Joe Lieberman’s new plan to save Medicare, and his old one
Joe Lieberman is pushing a Medicare plan that would save $200 billion over 10 years and — though this may be the dreaded “double-counting,” in which case it’s better to say “or” — extend the program’s solvency by 20 years. The proposal is pretty straightforward: retirement age to 67, higher premiums and co-pays, Medigap reform and higher taxes on wealthy beneficiaries. No privatization, or really structural reform of any kind.
Which means it’s a bit of a Band-Aid. And perhaps that’s all right, at least as a stopgap measure. I’m against raising the retirement age — I prefer the position Lieberman held in 2009, when he wanted to lower it to 55 — but Medicare probably should include more in the way of deductibles and co-pays, at least for beneficiaries who can afford them. That said, unless we’re going to keep ratcheting deductibles and taxes up while yanking benefits back, you need more in the way of reforms. Otherwise, cost growth will chew up your tweaks pretty much as fast as you can make them.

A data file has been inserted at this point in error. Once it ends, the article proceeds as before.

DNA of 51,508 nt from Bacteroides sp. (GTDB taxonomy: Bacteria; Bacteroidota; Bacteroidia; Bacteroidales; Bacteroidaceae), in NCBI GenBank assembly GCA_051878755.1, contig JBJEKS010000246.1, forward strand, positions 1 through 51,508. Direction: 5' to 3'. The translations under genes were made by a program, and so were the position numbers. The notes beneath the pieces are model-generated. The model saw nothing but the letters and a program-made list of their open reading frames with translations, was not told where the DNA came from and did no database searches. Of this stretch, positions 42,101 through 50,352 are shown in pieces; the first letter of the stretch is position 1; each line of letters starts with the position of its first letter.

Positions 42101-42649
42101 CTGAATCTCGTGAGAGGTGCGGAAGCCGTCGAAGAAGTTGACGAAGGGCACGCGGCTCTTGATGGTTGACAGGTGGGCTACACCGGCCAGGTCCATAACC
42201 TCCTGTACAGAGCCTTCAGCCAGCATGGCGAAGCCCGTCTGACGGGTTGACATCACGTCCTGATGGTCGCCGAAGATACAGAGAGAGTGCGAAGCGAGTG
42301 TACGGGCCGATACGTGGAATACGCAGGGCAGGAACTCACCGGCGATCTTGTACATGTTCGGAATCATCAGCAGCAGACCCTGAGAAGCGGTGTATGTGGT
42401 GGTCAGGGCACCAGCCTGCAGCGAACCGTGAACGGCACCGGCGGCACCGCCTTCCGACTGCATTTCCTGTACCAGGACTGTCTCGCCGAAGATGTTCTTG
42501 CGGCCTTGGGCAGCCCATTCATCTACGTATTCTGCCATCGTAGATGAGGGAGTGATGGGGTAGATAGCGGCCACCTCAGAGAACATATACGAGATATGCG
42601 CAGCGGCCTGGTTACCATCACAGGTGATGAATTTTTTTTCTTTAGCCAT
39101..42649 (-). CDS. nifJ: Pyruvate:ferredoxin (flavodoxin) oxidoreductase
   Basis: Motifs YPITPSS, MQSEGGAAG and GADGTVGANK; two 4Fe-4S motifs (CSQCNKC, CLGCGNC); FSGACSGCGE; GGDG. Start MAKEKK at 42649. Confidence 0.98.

Which is why I’m sorry to see Lieberman made no mention of the Rockefeller-Lieberman-Whitehouse proposal to strengthen the Independent Payment Advisory Board . They would’ve eliminated the exemption hospitals enjoy until 2019, clarified that the board could change payments for all providers and suppliers, accelerated the schedule for recommendations and tightened the ultimate spending targets. It’d also have allowed the board to make recommendations for the private plans in the exchanges. Another plan worst dusting off would’ve been the package of delivery-system reforms that some of the Senate’s then-freshmen legislators proposed.
Both proposals were an attempt at more cost control, as opposed to merely more cost cutting/shifting. But first with Ryan and now with Lieberman, the focus seems to be moving away from the hard and complicated work of cost control and toward easier-to-explain, but harder-to-sustain, efforts at cost cutting/shifting.